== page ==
Butter is a staple in many homes around the globe and is used to add flavor to dishes. This dairy product is made from the protein and fat elements of beaten cream. Butter, at room temperature, is an ingredient that is semi-solid and has about 80% fat. It can be used for baking, pan frying, sauce making, melted as a condiment, and many other cooking methods. Butter is commonly made from cow's milk; however, it can also be produced using yak, buffalo, goat, or sheep milk. There has been a long-standing debate among health enthusiasts and nutritionists as to whether butter is healthy. This article will compare the benefits and nutritional values, of butter and, whether butter is healthy or not.
A Beginner’s Guide to the Origins of Butter
In Elaine Khosrova's book, the discovery of butter traces back 8,000 B.C. to Neolithic-era Africa. In approximately 2,500 B.C. a Sumerian tablet explains the process of making butter, by milking the livestock. Furthermore, the majority of butter was made by hand until the 19th century. Farm families would use wood presses to press the butter into bricks and sell them for extra income at stores and markets.
Is Butter Healthy?
Butter has been criticized over the years because of its high saturated fat content which claims that it has contributed to obesity and heart disease. However, recent studies doubt that butter may not be as harmful as previously thought. A study in 2010 has said that butter causes a far less rise in blood fat levels after a meal than flaxseed oil, olive oil, and canola oil. In another study in 2016, researchers found that eating butter may be better for your overall heart health than consuming vegetable oils.
Butter Nutritional Information
To understand whether butter is healthy or not you need to look at its nutritional composition. Butter is also a good source of vitamins and minerals that include Vitamin A, D E, B12, and K2. According to the USDA one tablespoon (14.2 g) of unsalted butter includes:
|Total Fat||12 g|
|Saturated Fat||7 g|
|Transfat regulation||0.5 g|
|Total Carbohydrates||0 g|
How to Make Butter From Cream
Typically, butter is made from cows' cream, which is separated from the top of the milk. Churning causes the fatty particles to bind, separating the cream into butter and then leaving leftover buttermilk. To ensure no wastage you can use the leftover buttermilk to create a yogurt dip by adding crushed garlic and grated cucumber.
Use it when baking healthy breads, and surprise your family with traditional Chakalaka South African bread which I guarantee will impress the whole family. You can even make it from scratch with ingredients that you already have in your pantry. Super easy and it only takes 5 minutes to prepare. This bread freezes well too, and can last for 3 months in the freezer. However, there won’t be much left. (Make 2 batches). Spead it with a slice of butter, eat it alone, or add a spread of hummus or tzatziki. I guarantee you that this South African homemade bread will make you and your family want more.Print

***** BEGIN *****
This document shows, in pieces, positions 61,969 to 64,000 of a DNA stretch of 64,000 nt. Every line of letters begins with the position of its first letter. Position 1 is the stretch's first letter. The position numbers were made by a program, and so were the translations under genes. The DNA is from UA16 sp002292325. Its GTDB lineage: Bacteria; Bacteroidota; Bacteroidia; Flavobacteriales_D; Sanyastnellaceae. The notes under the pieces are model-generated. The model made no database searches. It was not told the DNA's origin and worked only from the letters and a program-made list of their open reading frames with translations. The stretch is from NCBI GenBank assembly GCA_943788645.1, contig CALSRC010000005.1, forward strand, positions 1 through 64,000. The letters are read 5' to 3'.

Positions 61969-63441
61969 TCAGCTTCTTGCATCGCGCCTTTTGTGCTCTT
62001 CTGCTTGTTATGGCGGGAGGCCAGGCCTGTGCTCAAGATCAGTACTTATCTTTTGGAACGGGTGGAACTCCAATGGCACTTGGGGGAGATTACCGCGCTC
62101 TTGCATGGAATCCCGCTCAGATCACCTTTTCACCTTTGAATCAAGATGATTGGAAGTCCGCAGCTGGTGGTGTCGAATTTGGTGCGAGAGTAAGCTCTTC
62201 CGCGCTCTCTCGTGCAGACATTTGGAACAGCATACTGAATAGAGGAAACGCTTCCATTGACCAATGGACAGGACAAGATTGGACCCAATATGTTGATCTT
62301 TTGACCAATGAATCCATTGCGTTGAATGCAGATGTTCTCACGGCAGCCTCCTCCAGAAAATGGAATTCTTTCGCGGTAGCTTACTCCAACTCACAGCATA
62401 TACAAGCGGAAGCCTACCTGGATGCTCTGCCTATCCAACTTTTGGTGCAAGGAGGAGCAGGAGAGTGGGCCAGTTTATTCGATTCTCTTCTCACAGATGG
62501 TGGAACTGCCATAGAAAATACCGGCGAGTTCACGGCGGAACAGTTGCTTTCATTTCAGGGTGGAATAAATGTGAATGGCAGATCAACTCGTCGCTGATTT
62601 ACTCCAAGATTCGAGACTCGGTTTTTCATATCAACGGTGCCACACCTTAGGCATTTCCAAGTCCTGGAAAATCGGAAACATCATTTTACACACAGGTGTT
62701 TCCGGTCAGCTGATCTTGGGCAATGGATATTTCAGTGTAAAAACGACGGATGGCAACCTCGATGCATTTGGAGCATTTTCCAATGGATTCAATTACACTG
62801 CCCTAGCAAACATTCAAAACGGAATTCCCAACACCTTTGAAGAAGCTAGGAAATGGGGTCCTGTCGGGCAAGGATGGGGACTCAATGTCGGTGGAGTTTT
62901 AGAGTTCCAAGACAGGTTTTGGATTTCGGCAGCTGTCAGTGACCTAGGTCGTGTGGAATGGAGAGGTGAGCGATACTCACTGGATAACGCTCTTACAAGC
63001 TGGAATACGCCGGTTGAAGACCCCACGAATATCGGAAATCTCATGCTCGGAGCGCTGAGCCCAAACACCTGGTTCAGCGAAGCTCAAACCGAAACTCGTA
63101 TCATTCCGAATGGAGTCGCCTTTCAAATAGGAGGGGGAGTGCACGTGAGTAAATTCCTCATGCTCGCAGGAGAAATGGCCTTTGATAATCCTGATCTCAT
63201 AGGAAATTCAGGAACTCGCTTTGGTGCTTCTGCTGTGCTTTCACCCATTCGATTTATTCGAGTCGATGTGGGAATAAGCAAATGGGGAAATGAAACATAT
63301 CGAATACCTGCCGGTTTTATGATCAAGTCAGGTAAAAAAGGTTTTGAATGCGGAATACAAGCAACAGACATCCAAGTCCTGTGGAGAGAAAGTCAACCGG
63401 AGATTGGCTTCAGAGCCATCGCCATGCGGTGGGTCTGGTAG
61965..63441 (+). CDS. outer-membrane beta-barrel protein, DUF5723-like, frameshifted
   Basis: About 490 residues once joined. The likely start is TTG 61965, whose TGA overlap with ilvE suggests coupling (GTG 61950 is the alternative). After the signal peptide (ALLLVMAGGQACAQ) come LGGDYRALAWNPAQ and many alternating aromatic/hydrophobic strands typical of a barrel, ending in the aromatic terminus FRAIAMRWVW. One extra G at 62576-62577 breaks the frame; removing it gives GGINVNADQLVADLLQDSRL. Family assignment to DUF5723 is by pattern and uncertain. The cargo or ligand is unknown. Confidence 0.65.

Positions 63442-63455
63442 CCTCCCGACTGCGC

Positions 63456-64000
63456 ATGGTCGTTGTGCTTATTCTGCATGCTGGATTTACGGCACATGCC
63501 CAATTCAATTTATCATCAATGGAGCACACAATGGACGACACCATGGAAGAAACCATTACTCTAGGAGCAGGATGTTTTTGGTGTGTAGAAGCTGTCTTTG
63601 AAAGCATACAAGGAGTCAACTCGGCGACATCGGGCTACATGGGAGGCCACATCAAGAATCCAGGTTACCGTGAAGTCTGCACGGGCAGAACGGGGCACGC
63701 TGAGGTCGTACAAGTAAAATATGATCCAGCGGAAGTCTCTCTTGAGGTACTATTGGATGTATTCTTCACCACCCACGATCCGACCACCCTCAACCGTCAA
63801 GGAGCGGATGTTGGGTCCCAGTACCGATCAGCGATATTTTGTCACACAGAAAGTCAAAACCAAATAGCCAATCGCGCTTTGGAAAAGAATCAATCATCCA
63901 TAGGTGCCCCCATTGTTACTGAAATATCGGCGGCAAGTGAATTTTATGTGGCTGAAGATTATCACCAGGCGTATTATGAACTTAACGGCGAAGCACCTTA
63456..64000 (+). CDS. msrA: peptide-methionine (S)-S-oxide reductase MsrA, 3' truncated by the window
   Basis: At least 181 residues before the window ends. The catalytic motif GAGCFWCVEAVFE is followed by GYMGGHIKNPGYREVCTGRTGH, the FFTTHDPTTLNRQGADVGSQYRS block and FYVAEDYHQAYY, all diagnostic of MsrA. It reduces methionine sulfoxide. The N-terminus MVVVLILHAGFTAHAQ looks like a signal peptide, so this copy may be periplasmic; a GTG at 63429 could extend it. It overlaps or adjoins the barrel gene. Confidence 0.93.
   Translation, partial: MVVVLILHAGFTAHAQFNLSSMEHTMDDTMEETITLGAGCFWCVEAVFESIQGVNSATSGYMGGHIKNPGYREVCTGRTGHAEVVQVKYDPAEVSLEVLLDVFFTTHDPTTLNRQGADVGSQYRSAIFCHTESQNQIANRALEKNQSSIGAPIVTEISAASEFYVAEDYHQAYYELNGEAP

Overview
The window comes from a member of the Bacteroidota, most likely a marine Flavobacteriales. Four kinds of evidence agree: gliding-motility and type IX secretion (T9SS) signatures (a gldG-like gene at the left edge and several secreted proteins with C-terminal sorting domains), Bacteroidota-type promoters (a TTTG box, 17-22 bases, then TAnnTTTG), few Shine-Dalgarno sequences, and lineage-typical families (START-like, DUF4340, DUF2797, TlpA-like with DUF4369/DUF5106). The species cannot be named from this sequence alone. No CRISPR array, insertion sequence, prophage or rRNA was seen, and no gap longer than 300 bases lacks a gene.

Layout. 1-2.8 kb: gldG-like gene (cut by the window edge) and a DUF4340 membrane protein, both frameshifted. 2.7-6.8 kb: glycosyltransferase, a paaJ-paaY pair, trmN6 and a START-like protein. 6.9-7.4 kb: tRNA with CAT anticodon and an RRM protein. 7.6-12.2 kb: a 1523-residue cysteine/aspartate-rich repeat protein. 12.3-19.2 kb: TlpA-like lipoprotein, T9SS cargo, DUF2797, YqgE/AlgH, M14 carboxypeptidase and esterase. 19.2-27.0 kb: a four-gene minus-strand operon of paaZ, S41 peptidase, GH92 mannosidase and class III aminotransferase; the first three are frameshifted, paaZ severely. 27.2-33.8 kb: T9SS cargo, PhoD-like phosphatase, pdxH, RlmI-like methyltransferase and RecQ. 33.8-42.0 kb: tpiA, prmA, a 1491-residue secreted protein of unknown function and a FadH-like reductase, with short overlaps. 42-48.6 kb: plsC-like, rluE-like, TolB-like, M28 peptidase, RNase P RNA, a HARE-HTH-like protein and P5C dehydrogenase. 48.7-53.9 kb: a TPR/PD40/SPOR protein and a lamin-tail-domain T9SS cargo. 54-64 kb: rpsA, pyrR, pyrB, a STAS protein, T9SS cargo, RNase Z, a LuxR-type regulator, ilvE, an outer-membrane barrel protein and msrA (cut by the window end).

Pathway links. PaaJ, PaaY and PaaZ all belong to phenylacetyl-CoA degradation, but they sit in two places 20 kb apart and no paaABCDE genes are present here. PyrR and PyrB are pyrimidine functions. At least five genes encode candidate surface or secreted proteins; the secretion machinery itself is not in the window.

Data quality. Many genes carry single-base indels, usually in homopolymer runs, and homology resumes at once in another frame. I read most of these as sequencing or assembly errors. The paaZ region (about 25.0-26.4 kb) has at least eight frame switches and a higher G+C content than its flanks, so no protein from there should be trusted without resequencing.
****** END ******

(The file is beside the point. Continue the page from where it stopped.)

- 600 ml double cream
- A bowl of iced water
- A jar with a tight-fitting lid, blender, hand mixer, or stand mixer
- Pour the double cream into a jar or your desired machine. First, set the speed to low, then turn it up to medium speed. If you are using a jar, shake vigorously. You will begin to feel it get thicker and separate. If you are using a mixer, the butter will cling to the machine. It will take about 5 to 10 minutes.
- Once the butter has hardened, pour the remaining buttermilk into a cup and use it to make a dip. Take the butter out and put it in a bowl. Pour the ice water over the butter and press the remaining buttermilk out of the butter. Continue to pour the ice water over it and squeeze the butter until the water is clear. Next, add some salt and mix. It will last for up to a week in the fridge.
- Prep Time: 30 minutes
- Calories: 475
- Sugar: 20 g
- Fat: 40 g
- Saturated Fat: 25 g
- Carbohydrates: 20 g
- Fiber: 0 g
- Protein: 1 g
You may be shocked to hear how simple it is to make your own dairy-free, plant-based butter. It only takes a few minutes to make it. When compared to store-bought vegan butter, it is more cost-friendly, and you can tailor the saltiness or sweetness to your desire. All you need is a blender, a measuring cup, and a container to store it in.
- 1/3 cup melted coconut oil
- 2 tsp cornstarch
- 1/4 cup + 2 tbsp. olive oil
- 1 tsp apple cider vinegar
- 1/2 tsp sea salt
- First, melt the coconut oil in a warm water bath. The oil should melt within a few minutes and should not be hot.
- While the coconut oil is melting, add the sea salt, olive oil, cornstarch, and vinegar to a blender alternatively use a hand blender and blend until cloudy and frothy.
- Next, add the melted coconut and blend for one minute.
- Finally, put the mixture into a jar or container with a lid and leave it in the fridge for a minimum of 8 hours.
- Prep Time: 5 minutes
- Cook Time: 8 hours
Conclusion Is Butter Healthy?
Whether butter is healthy or not it all depends on your overall health. In general, butter is healthy when consumed in moderation with a well-balanced diet consisting of fruits and vegetables. So go ahead and add a little bit of butter to your breads and vegetables and enjoy.
The image featured at the top of this post is ©New Africa/Shutterstock.com.